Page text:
If you have been stung by an unforeseen mortgage shortfall debt, you could ask your lender to accept a full and final settlement offer. Our letter template has been composed to easily explain your circumstances and why a settlement offer is good for everyone involved.
All you need to do is download the right template for your situation (single or joint mortgages), add some relevant information and send it off. Our free template will save you time and worry.
However, if you want more information about your mortgage shortfall debt or dispute a mortgage shortfall, you should use our other effective letters to mortgage lenders.
To Whom It May Concern
Regarding Case #: [your case number]* (required)
I am writing about the money which you are claiming I owe on the above account.
I can confirm that I am unable to offer to pay in full what I owe.
[include a paragraph explaining your circumstances and details of your financial situation that you want the creditor to take into account.]* (required)
However, I can raise £[put the amount which you can afford to pay.]*. (required) and I want to offer this as an ex-gratia payment in full and final settlement of the account.
This offer is made on the clear understanding that, if accepted, neither you nor any associate company will take any further action to enforce or pursue this debt in any way whatsoever and that I will be released from any further liability.
I also request that, if accepted, you will make an entry on my credit reference agency file relating to the above account as ‘satisfied’ in full.
Payment can be made within [put the number of days or weeks within which you will pay.]* (required) of receiving your written agreement to this offer. Please indicate your preferred method of payment.
I look forward to hearing from you.
The download links below take you to a Google document template where you can make a copy or save in any document format you like. Note, you may have to login to your Google account.
What is a mortgage shortfall debt?
In a nutshell, a mortgage shortfall is when a mortgage lender repossesses your home because you have not kept up with repayments. The lender then sells the property to recover the money they lent to you to buy it in the first place. If they sell the property for less than is left on the mortgage, the difference is the mortgage shortfall. This is then a debt that can be passed back to you.
What is a full and final settlement?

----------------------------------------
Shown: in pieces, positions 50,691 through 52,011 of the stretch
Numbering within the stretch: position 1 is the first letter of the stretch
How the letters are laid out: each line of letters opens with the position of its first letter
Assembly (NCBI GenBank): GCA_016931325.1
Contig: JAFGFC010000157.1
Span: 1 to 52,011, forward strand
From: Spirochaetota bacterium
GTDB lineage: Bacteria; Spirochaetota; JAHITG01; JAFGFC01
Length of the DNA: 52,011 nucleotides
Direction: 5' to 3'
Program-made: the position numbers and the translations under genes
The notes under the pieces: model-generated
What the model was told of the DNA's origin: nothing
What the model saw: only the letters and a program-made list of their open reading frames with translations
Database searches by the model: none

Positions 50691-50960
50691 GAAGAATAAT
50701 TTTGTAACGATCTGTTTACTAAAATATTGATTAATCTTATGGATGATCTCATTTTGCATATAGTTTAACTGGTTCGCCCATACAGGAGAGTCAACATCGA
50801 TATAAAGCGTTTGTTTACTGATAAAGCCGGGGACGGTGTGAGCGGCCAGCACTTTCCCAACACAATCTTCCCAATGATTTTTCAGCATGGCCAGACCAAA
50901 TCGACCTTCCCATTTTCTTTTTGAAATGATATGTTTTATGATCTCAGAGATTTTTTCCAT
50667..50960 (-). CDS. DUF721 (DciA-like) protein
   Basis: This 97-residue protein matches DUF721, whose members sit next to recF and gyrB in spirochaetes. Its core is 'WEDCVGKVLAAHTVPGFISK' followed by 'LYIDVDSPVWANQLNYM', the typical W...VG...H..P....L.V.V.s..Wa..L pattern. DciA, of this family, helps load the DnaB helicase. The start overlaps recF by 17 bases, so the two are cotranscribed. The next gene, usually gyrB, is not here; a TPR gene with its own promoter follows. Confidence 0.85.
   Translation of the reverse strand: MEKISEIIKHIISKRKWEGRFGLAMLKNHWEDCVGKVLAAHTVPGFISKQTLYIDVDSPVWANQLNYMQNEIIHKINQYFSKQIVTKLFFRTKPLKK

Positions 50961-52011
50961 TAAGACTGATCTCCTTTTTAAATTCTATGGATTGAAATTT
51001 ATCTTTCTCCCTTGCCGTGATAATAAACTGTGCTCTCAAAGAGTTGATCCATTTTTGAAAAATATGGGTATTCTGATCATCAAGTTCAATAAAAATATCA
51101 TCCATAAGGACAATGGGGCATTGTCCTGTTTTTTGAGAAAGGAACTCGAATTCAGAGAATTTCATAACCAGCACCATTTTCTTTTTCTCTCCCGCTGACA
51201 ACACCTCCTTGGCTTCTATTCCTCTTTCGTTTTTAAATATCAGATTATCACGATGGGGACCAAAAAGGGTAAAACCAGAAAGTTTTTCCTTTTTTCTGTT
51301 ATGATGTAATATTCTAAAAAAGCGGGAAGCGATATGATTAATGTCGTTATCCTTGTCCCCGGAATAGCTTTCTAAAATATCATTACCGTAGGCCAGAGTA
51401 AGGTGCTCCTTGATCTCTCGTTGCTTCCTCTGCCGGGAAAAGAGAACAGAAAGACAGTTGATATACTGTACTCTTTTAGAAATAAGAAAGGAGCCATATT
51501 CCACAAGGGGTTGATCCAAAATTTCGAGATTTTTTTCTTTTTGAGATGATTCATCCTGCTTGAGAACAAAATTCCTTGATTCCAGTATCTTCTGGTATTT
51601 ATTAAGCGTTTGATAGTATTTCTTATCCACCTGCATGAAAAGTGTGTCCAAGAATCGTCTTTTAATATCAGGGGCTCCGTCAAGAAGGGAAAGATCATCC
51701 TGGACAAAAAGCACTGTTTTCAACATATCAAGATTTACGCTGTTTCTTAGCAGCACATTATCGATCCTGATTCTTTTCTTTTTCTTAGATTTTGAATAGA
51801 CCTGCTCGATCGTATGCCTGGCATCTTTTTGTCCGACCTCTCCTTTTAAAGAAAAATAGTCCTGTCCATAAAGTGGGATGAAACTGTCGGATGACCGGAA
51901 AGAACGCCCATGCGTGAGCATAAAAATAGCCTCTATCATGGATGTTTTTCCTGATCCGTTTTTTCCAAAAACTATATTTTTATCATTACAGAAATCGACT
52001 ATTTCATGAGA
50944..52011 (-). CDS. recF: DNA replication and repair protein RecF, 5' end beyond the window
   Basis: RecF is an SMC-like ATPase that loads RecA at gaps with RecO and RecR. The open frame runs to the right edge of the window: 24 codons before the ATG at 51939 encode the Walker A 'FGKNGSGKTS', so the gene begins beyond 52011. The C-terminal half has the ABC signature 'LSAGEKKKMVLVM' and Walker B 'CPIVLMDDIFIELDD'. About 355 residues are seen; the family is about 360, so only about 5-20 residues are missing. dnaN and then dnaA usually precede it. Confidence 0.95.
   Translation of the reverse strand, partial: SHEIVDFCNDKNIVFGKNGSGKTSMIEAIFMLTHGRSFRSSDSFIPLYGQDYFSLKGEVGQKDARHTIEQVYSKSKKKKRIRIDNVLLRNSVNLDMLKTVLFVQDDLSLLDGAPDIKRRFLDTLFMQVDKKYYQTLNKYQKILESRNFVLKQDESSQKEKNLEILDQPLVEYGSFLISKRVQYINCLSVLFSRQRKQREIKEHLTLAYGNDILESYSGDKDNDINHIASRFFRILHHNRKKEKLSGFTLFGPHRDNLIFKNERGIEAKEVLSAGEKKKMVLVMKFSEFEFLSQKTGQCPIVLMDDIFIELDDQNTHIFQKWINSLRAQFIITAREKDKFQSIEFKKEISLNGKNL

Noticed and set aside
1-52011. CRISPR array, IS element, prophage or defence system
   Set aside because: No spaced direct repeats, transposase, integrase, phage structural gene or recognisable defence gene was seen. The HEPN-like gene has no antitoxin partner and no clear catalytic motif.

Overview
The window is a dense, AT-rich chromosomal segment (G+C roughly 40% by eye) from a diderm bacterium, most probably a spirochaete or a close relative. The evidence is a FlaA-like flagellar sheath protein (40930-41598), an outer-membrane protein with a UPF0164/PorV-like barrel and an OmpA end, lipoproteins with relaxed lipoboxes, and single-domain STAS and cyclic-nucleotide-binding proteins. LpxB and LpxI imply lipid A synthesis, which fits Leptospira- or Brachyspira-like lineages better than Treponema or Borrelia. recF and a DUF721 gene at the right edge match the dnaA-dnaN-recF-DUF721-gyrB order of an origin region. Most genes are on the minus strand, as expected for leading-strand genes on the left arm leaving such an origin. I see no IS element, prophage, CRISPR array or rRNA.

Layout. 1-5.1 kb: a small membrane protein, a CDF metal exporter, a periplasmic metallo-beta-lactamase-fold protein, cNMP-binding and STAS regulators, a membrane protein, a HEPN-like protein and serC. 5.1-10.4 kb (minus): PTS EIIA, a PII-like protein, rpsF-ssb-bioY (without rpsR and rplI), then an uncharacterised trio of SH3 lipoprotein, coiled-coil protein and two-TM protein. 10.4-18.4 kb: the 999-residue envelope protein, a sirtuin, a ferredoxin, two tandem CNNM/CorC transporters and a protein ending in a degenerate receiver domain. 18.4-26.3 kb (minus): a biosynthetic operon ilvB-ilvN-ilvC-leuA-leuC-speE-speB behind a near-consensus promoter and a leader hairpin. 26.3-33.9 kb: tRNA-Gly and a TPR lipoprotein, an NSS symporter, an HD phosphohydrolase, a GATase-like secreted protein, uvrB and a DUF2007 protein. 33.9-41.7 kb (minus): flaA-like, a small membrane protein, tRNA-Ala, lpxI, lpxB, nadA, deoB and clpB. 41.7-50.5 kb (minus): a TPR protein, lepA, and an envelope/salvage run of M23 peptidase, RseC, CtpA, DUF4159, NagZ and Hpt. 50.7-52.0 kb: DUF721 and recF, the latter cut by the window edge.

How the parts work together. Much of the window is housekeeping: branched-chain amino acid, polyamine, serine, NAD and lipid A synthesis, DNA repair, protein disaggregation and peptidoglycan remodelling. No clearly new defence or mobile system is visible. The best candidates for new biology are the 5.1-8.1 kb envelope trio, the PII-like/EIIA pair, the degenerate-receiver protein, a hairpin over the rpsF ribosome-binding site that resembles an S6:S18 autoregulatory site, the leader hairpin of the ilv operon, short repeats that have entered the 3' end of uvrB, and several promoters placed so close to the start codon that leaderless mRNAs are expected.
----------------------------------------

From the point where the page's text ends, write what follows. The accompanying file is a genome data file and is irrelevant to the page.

A full and final settlement is when you and your lender agree on a figure to pay off the debt. The offer will be below the total value of the debt, meaning the lender writes off part of the debt and will not chase you for the money you didn’t pay in the future. It’s a way to pay off your debt without paying back everything.
Our free letter template will help you make a full and final settlement offer to a mortgage lender. Download it now to make your proposal.
Is a full and final settlement legally binding?
If you have agreed in writing a full and final settlement offer and then make the full payment of that offer, the lender will not be legally allowed to chase you for more money later. Always make sure you have the full and final settlement offer in writing from the lender as well, and read over any terms they may include.
How much should I offer as a full and final settlement?
There is no magic figure that all mortgage lenders will accept as a full and final settlement. You should probably not offer lower than 75%, but always explain the details of why you are making your offer. If it is unlikely that the lender will get more money from you by not accepting your offer, make that clear to improve your chances of your offer being accepted.
Before you make a settlement offer…
Before you make a settlement offer for mortgage shortfall debt, make sure that the debt is still enforceable. The Limitations Act states that the capital for the mortgage shortfall must be collected within 12 years or never chased again. And any interest should be recovered within six years.
Moreover, the mortgage provider must tell you about the debt within six years of the property sale, as stated by the FCA.
We have an alternative letter template if you want to tell a lender that time has run out.